There were a couple of Song Sparrows around, and a lot of Mourning Doves. A Carolina Wren popped out of a pile of logs. The recent rains had made a pool between the heaps of compost, and a pair of Mallards swam contentedly in it. Mallards will go to some lengths for a little peace and quiet. No warblers.
I heard a medley of sparrow songs--White Throated, Junco, Song, Fox, one right after another--and scanned the trees until I spotted the Mockingbird. He flew off, but a few minutes later he was back, on top of a low fence, standing guard over his mate foraging around the base of a tree. They called to each other softly, a sort of sputtering cluck.
Mockingbird, poised for action
I was standing on ground a bit below the tree, so I got some close-up photos at nearly eye level before I withdrew and left them to their business, wishing them the best of luck.
Last year, in the late winter and early spring. I walked up Cedar Hill almost every day on my way to work. There were a pair of Mockingbirds; I saw them both as late as Friday March 15. On Monday March 18, I saw one. He was being harassed by Blue Jays in a line of Cedars on the hill, and I watched as he chased them off and remained, sentry-alert on a treetop. I surmised that the Mockingbirds had nested somewhere in those trees.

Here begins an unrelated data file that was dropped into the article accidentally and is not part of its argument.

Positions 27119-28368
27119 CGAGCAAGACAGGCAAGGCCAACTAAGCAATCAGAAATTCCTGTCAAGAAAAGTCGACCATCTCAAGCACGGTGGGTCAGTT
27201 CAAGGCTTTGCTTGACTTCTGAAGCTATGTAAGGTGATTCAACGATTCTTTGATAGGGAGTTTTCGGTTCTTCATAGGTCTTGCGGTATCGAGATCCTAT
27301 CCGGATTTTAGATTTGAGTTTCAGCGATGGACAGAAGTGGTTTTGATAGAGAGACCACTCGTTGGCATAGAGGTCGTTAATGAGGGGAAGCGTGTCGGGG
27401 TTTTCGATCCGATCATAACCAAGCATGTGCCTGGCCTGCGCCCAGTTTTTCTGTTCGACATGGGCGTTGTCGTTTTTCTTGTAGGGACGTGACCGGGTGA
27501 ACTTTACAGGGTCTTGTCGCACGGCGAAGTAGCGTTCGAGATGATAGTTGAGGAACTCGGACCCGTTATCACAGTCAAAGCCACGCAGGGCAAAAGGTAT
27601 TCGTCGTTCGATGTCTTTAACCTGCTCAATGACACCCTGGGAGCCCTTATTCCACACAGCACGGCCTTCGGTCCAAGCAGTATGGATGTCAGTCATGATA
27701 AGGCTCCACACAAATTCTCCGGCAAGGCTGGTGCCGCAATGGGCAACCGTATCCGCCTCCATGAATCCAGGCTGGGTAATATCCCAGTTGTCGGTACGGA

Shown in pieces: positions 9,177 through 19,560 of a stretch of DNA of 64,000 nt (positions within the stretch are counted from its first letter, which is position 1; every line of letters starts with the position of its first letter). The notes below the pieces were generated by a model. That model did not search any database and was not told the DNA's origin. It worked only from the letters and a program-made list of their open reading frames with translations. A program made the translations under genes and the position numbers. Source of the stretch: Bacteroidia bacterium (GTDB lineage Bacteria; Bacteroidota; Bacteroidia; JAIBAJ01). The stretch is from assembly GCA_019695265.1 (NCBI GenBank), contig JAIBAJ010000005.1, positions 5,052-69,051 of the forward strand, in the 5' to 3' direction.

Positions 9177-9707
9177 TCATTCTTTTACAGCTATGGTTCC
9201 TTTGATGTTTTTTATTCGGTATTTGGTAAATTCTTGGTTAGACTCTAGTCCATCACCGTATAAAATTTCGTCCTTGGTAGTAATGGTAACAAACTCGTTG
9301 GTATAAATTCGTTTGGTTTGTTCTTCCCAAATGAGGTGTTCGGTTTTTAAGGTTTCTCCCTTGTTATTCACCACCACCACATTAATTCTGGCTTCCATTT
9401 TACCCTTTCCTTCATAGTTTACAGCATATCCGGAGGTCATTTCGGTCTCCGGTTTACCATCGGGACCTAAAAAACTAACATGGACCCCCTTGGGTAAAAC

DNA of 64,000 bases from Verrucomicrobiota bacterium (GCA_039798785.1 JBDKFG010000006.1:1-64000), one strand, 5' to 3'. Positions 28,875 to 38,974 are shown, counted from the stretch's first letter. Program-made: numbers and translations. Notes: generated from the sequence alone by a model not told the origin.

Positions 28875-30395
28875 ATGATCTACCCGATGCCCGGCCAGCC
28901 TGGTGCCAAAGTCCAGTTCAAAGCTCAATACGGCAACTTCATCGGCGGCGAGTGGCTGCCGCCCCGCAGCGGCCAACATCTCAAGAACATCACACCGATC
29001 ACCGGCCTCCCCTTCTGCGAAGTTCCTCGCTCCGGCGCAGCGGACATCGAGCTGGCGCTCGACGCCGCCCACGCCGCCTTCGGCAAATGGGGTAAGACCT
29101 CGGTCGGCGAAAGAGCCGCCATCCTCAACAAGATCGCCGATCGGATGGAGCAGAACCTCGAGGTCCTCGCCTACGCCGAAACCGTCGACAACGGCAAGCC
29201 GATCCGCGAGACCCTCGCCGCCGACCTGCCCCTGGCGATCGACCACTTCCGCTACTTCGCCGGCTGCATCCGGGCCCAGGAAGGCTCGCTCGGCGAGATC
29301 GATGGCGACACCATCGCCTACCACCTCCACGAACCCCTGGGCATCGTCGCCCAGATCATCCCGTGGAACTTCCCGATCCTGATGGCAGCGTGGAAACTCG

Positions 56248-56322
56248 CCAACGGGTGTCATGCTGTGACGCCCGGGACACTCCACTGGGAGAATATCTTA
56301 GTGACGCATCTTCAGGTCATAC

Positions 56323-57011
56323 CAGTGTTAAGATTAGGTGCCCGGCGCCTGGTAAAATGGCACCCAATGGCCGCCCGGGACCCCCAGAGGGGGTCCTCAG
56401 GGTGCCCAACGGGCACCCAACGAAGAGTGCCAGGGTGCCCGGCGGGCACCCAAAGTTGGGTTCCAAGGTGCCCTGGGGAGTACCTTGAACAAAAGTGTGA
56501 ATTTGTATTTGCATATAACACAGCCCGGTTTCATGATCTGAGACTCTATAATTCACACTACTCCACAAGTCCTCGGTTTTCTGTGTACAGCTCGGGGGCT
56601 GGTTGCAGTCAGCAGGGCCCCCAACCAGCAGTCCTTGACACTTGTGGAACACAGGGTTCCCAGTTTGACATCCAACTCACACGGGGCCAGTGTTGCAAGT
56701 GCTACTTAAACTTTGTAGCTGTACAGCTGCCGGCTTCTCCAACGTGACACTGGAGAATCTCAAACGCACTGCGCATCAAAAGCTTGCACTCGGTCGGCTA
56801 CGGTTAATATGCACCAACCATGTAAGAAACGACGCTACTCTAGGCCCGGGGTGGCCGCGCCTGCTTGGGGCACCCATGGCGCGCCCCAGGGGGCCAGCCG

Every morning for the next three weeks, I watched the Mockingbird chase two or three, or four Blue Jays the hell away from his trees. The jays would fly in to rob the nest and--a flurry of wings, a blur of birds chasing each other through the vegetation, and finally--a Mockingbird surveying the scene from a high branch.
I can only imagine that this must have gone on all day, every day.
On April 8, I saw a very annoyed-looking Blue Jay poking around those cedars. No sign of any Mockingbirds. Mockingbirds take about 23 to 25 days from egg-laying to fledging, after which the young birds are fully independent. If the eggs were laid on March 16th, there was just enough time to get the family airborne. I think they made it.
I have great respect for Mockingbirds.
the hero of our story